The Washington Post Makes a Big Admission About ‘Russian Interference’ in the 2016 Election

It’s easy to look back on the Trump years as a bit of a blur, especially with how quickly the press shifted its narratives following the 2020 election. While Joe Biden’s ascension to the White House led to widespread proclamations of US elections being the safest and most secure in history, that wasn’t always the talking point. In fact, for the five years prior, hysterical proclamations of elections being stolen via foreign interference, including changing vote totals, were the norm on the left and among their press allies.

Hillary Clinton herself spent years lamenting the supposed “Russian interference” that cost her the 2016 election against Donald Trump. Members of the press were happy to echo that claim, often suggesting that a few hundred thousand dollars spent to promote memes was decisive.

To a normal person, that never made any sense. I’d go out on a limb and say that no one changed their vote because they saw a meme of Jesus arm-wrestling Hillary Clinton. Yet, that was the predominant theme, with the moral panic bleeding into other areas and eventually culminating in the Robert Mueller investigation.

Now, The Washington Post is finally admitting it was all nonsense. Citing a new study, the Post reports that there was no appreciable impact made by Russian “trolls” operating on Twitter during the 2016 election.

Russian influence operations on Twitter in the 2016 presidential election reached relatively few users, most of whom were highly partisan Republicans, and the Russian accounts had no measurable impact in changing minds or influencing voter behavior, according to a study out this morning.

The study, which the New York University Center for Social Media and Politics helmed, explores the limits of what Russian disinformation and misinformation was able to achieve on one major social media platform in the 2016 elections.

“My personal sense coming out of this is that this got way overhyped,” Josh Tucker, one of the report’s authors who is also the co-director of the New York University center, told me about the meaningfulness of the Russian tweets.

“Now we’re looking back at data and we can see how concentrated this was in one small portion of the population, and how the fact that people who were being exposed to these were really, really likely to vote for Trump,” Tucker said. “And then we have this data to show we can’t find any relationship between being exposed to these tweets and people’s change in attitudes.”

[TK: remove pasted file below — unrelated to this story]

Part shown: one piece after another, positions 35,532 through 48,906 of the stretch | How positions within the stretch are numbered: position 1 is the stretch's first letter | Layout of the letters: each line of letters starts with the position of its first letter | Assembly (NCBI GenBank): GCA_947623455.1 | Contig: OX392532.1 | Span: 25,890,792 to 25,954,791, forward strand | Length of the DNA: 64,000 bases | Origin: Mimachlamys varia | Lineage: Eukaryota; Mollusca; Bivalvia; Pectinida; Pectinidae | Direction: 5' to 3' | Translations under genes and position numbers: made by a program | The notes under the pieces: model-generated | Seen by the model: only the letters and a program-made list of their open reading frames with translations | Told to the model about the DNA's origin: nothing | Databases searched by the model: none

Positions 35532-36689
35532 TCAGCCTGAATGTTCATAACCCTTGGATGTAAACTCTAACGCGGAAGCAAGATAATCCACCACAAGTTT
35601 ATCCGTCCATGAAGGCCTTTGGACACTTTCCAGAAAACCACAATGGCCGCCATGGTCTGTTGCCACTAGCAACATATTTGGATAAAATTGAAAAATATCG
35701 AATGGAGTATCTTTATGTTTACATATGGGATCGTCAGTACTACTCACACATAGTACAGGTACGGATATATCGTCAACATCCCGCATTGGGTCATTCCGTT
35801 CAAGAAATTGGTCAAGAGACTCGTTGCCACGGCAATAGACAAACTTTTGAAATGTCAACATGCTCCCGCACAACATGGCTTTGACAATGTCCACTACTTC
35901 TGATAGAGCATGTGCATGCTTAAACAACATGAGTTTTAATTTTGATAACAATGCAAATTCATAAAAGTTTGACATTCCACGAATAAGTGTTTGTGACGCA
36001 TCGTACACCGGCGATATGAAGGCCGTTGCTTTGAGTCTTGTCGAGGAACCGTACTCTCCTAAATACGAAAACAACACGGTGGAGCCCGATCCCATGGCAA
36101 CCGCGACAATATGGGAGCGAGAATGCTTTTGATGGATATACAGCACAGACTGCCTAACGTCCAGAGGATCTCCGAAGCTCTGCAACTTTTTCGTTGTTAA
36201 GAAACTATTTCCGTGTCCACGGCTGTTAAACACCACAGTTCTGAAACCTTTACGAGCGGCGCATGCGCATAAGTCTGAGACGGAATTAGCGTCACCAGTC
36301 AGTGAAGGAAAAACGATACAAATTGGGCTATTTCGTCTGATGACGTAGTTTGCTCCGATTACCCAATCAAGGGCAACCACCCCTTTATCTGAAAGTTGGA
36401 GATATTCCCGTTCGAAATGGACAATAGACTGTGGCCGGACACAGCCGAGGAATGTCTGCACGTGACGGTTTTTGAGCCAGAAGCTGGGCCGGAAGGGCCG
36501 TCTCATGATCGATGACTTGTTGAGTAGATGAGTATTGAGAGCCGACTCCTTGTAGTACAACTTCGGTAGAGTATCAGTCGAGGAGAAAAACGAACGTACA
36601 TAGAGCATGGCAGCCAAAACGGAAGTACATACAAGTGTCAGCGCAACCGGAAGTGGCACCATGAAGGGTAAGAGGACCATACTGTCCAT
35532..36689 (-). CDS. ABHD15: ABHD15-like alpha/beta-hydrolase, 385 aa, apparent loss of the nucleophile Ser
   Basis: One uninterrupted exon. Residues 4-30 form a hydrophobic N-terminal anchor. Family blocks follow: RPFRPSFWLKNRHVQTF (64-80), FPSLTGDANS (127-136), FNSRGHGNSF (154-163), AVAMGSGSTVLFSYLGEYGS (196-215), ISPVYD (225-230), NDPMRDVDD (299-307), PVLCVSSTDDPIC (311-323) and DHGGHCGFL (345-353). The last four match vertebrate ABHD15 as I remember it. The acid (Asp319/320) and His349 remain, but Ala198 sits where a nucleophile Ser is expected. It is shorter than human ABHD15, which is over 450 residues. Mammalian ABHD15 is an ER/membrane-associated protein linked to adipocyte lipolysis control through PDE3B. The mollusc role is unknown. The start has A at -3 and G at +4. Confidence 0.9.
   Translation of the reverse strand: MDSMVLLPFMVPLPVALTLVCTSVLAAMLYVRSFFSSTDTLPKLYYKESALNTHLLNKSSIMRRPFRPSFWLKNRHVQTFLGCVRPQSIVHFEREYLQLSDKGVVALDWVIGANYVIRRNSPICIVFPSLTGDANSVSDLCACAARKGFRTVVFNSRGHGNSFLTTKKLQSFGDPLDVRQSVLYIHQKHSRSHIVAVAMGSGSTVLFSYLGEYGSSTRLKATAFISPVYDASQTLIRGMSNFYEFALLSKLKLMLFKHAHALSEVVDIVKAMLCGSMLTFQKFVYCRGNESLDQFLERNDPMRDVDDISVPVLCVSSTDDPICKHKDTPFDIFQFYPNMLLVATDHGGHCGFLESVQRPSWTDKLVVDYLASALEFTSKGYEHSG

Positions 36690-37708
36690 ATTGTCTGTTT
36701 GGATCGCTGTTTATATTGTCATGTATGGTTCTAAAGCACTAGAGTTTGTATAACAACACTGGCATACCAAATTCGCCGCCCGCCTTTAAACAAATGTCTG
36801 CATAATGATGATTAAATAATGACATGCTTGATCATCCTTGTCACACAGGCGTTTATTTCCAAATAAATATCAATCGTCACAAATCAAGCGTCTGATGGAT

This was common sense at the time, but apparently, our betters in the national press possess none of that. People tend to follow and interact with like-minded people on social media platforms. The exception is in dealing with large accounts with a public profile. So a person on Twitter almost certainly won’t follow or give the time of day to a random, low-follower troll account (i.e. one run by Russia), but they will follow Joe Biden, not to accept influence from him, but to counter his opinions.

Besides, even if you assume widespread distribution of Russian propaganda (the study finds that wasn’t the case), essentially no users, and surely not enough people to swing an election, are influenced by social media to the point that they’d change their vote from Hillary Clinton to Donald Trump. That was always a ridiculous assertion. As the study shows, any Russian trolling was preaching to the choir.

Of course, we don’t get these admissions from outlets like the Post until six years later because, by that time, the damage is already done. Trump’s presidency was severely hampered by continuous claims that he was “illegitimate” because of “Russian influence” in the 2016 election. That was the goal, and it was accomplished.

Laughably, the Post still doubles down in its article, saying that the study “doesn’t suggest that foreign influence operations aren’t a threat at all.” Well sure, I guess so, given that the term “threat” is so ambiguous in this context as to be utterly meaningless. Anything can be a “threat.” The question is whether that threat is realized. But I digress, these partisans will never let go of their talking points because claiming “foreign interference” is a chief way they themselves influence elections.

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